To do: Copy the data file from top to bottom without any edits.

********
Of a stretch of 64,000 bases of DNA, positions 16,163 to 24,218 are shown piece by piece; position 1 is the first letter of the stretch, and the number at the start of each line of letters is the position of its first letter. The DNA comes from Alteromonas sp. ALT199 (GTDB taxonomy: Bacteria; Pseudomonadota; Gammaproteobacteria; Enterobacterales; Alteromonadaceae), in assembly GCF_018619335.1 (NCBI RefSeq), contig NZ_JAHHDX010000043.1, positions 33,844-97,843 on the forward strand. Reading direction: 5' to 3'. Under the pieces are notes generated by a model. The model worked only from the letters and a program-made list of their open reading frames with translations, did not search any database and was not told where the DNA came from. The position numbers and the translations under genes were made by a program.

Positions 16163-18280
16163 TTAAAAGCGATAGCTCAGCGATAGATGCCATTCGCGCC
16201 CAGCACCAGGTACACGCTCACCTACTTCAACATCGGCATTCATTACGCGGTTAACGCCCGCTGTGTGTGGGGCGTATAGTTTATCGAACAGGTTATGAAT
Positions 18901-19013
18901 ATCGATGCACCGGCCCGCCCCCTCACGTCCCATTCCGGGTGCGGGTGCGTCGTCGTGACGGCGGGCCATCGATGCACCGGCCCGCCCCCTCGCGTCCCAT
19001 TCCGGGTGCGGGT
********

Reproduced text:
Of a stretch of 64,000 bases of DNA, positions 16,163 to 24,218 are shown piece by piece; position 1 is the first letter of the stretch, and the number at the start of each line of letters is the position of its first letter. The DNA comes from Alteromonas sp. ALT199 (GTDB taxonomy: Bacteria; Pseudomonadota; Gammaproteobacteria; Enterobacterales; Alteromonadaceae), in assembly GCF_018619335.1 (NCBI RefSeq), contig NZ_JAHHDX010000043.1, positions 33,844-97,843 on the forward strand. Reading direction: 5' to 3'. Under the pieces are notes generated by a model. The model worked only from the letters and a program-made list of their open reading frames with translations, did not search any database and was not told where the DNA came from. The position numbers and the translations under genes were made by a program.

Positions 16163-18280
16163 TTAAAAGCGATAGCTCAGCGATAGATGCCATTCGCGCC
16201 CAGCACCAGGTACACGCTCACCTACTTCAACATCGGCATTCATTACGCGGTTAACGCCCGCTGTGTGTGGGGCGTATAGTTTATCGAACAGGTTATGAAT
Positions 18901-19013
18901 ATCGATGCACCGGCCCGCCCCCTCACGTCCCATTCCGGGTGCGGGTGCGTCGTCGTGACGGCGGGCCATCGATGCACCGGCCCGCCCCCTCGCGTCCCAT
19001 TCCGGGTGCGGGT